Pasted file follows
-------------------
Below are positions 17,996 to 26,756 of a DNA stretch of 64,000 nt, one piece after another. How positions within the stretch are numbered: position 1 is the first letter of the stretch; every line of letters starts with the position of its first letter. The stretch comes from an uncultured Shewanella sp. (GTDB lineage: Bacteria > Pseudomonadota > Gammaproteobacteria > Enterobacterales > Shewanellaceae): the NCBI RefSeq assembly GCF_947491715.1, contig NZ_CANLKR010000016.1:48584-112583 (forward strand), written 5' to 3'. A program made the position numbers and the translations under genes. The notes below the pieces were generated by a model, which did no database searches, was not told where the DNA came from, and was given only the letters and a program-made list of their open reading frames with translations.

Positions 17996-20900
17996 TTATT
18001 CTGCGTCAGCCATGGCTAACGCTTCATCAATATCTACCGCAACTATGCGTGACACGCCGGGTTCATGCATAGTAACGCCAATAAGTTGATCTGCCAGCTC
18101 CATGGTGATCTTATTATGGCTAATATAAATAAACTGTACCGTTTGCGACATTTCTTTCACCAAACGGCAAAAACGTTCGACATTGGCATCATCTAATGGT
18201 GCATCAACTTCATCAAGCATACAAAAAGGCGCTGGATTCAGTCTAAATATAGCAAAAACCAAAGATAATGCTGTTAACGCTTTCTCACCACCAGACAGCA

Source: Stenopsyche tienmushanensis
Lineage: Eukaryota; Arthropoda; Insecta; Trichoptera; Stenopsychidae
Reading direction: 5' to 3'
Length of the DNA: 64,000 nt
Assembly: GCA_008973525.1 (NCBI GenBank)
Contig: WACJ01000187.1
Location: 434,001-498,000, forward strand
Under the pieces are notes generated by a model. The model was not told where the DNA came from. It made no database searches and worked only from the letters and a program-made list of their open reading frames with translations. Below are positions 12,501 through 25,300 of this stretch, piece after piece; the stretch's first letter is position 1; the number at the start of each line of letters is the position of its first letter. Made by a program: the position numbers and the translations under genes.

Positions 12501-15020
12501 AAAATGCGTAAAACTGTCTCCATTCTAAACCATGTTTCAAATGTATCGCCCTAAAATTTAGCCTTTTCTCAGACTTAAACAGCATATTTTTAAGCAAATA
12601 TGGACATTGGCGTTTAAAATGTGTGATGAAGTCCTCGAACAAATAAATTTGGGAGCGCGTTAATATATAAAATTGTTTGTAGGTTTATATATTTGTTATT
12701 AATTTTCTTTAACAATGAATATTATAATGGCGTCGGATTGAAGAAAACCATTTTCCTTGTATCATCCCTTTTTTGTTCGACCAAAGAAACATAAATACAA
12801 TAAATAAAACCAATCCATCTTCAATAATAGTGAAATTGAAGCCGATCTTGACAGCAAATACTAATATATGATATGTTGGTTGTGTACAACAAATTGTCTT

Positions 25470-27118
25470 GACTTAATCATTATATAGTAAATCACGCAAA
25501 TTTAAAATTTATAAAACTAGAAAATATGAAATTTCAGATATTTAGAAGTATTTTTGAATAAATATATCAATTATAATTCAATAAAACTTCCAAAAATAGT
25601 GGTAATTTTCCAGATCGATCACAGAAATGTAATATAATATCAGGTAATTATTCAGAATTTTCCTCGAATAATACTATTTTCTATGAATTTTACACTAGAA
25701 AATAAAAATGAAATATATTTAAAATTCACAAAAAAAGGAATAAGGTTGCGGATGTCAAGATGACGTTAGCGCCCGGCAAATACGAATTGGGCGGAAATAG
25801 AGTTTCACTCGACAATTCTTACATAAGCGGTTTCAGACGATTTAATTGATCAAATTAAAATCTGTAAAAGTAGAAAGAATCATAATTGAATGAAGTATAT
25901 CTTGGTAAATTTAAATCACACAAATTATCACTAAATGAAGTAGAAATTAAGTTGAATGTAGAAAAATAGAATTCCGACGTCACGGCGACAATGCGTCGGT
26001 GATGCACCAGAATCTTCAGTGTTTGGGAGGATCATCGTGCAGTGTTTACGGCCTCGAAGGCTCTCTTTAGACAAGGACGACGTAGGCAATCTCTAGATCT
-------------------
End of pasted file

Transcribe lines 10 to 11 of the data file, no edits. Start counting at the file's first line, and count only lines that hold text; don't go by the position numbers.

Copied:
Length of the DNA: 64,000 nt
Assembly: GCA_008973525.1 (NCBI GenBank)